I am a native of Mississippi. I was born and raised in Jackson and graduated from college in Hattiesburg. With the exception of trips to our neighboring states of Alabama, Louisiana, and Florida, I never ventured outside the Southeast. After graduation, I did like so many college graduates do and moved back home to begin my career. Over the next five years, I worked three different jobs, all of which left me unfulfilled. In the summer of 2006, I traveled to Austin, Texas, to visit a childhood friend. After an unforgettable weeklong experience in a city unlike anything I had ever seen, I returned home to Mississippi.
In late July, I found myself restless and dreaming about life outside the state. I thought, Maybe it is time to spread my wings.
In February 2007, I took a leap of faith. I packed my car and headed west. I moved in with a friend in his flat in downtown Austin. At the end of March, after a month and a half of job searching, I accepted a position with a California-based bank that was establishing a new operations center in Austin. I was ecstatic! I felt like I had finally broken free from what I felt were the shackles of family and friends that hinder young aspiring college graduates from venturing beyond the comforts of familiar state lines. At the age of 30, I was ready to embark on life on my terms.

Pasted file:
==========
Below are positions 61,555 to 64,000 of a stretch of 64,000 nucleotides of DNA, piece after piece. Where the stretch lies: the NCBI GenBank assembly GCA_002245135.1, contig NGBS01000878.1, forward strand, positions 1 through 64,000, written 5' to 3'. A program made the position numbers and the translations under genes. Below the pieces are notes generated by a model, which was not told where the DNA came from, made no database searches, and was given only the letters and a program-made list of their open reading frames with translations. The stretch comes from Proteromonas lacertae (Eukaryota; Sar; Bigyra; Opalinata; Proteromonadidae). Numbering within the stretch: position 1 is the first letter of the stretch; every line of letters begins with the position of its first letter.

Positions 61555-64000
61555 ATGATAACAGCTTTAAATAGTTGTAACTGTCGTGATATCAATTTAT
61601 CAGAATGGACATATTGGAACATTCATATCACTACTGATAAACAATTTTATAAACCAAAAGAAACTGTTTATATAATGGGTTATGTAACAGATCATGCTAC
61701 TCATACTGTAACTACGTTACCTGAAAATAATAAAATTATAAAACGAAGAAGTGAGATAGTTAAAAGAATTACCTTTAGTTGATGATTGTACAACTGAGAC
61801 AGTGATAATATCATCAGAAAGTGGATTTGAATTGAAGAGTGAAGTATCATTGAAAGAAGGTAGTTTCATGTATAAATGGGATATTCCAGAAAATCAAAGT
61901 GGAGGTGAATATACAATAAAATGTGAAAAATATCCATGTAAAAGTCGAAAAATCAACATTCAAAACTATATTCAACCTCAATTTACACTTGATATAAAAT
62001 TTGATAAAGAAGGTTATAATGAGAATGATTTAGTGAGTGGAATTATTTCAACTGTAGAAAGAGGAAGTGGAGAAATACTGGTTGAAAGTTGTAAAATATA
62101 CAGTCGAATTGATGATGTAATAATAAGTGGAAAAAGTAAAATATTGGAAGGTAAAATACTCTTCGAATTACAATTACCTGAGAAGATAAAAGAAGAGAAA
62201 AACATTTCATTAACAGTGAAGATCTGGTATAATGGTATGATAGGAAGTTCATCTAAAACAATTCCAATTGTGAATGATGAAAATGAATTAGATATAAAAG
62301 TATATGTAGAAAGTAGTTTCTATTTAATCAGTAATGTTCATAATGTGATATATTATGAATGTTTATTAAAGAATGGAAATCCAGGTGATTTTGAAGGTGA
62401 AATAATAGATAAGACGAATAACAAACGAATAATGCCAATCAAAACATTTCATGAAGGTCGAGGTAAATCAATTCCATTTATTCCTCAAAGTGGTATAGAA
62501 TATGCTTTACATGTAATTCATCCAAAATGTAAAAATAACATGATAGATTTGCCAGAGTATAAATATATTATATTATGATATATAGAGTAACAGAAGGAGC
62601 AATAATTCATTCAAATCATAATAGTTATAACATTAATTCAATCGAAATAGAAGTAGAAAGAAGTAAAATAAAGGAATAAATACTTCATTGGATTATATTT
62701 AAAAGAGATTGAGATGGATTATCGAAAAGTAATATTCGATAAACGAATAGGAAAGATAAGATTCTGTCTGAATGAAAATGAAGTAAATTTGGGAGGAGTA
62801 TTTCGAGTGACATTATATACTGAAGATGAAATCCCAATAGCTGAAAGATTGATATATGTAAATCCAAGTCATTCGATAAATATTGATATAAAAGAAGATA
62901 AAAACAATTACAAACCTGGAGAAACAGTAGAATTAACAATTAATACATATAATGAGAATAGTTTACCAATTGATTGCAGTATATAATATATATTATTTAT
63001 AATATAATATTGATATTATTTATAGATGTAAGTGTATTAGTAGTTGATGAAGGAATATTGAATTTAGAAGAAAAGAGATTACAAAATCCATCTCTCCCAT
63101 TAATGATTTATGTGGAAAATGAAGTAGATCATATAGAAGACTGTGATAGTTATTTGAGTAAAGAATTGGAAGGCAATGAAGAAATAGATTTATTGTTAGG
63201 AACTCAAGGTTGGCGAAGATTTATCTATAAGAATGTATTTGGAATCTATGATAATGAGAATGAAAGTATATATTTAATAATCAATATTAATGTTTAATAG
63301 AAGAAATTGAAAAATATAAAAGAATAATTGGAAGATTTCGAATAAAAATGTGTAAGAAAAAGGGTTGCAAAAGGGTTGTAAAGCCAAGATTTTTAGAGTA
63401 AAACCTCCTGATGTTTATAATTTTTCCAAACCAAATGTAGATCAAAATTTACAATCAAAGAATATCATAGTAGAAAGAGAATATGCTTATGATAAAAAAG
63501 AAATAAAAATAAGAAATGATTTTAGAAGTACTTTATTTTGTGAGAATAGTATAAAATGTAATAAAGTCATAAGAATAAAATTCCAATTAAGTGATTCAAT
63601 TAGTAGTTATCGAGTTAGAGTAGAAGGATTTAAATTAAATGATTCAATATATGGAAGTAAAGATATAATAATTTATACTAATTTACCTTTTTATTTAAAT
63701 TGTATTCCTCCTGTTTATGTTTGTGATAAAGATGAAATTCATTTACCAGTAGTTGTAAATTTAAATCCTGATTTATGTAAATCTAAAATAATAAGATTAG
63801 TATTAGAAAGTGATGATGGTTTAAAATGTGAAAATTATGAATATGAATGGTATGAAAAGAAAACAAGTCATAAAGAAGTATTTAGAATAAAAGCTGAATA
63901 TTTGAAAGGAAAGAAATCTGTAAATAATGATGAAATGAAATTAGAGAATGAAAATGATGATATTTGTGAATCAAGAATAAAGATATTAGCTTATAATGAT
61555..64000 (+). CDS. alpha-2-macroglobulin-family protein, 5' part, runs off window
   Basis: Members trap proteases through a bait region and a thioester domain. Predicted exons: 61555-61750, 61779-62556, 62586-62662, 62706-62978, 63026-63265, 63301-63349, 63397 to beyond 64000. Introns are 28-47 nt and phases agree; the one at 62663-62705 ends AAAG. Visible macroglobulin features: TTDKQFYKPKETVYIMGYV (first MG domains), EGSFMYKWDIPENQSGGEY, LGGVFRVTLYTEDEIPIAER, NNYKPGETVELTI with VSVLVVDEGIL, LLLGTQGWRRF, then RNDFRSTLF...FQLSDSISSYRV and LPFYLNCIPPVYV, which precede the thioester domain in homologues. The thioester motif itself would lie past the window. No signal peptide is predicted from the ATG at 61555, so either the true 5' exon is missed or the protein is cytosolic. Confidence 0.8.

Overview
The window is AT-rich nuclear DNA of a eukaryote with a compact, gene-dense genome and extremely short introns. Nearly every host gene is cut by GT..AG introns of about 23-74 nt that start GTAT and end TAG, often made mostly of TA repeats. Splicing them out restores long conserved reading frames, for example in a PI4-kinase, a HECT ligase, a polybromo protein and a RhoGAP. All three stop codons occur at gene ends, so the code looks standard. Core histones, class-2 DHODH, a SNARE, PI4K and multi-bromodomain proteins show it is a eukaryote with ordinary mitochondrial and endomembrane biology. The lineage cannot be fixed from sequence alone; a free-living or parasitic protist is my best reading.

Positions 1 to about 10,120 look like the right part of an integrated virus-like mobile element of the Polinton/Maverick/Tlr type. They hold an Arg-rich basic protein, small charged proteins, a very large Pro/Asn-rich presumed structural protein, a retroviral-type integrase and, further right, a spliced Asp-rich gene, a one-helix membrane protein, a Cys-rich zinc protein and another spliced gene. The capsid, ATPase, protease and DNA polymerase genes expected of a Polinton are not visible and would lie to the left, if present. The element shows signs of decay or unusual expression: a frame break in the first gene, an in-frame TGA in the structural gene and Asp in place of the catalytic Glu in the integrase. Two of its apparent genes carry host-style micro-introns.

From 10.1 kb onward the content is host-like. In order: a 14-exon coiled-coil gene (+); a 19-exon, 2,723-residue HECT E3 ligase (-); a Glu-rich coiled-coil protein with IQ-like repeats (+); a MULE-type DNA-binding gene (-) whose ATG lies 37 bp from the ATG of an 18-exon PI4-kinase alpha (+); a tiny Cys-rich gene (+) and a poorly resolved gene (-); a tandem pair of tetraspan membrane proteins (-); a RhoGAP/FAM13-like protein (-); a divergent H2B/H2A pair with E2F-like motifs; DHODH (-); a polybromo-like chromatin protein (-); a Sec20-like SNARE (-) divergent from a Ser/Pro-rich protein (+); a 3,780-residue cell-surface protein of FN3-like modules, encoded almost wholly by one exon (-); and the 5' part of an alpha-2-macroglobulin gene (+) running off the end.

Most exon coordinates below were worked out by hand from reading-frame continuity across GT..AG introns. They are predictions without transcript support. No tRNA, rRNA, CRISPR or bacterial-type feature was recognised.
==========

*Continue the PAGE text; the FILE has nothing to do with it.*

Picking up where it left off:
I spent six good years in Texas. I made advancements in my career that enabled me to not only live in Austin but Fort Worth and Dallas, too. I experienced many different cultures and met a lot of interesting people from all over the country. I was able to do things and go places I had never dreamed of while living in Mississippi. I found myself only going home for the Thanksgiving and Christmas holidays. Finally, a friend asked me, "When are you coming home?" I responded, "Oh, I'll probably get back for Memorial Day." "No," he said, "I mean, when are you coming home, as in back to Mississippi?" I pompously answered, "Man, I am never coming back."
As wonderful as my life was in Texas, I noticed something was missing over the next few years. Even with my career and the blessings that followed, I felt empty. I found myself reminiscing more about life at home in Mississippi. Oftentimes, I would think about my family in Raleigh and my dad toiling away on his farm. I recalled the pine trees and the excessive pollen in the spring. I missed the time I spent on the Reservoir, boating with my friends. I thought about the long, lingering lunches on the patio at La Cazuela on Fortification Street in Jackson. I even missed the humidity and the afternoon thunderstorms that randomly rolled through the days from April to September.
You may hear the phrase "you can never go home," but I do not believe this to be entirely true. After a great time spent in Texas, I have come back home to Mississippi, and I am glad to be back. The state of Mississippi is wealthier beyond words with abundant resources of friendships and hospitality. That is what has brought me home. As rich and vast as Texas and other places may be, they cannot compete with what the Magnolia State has to offer. Thank you for having me back, Mississippi. It is good to be home.
by chadwick easterling | illustration by justin schultz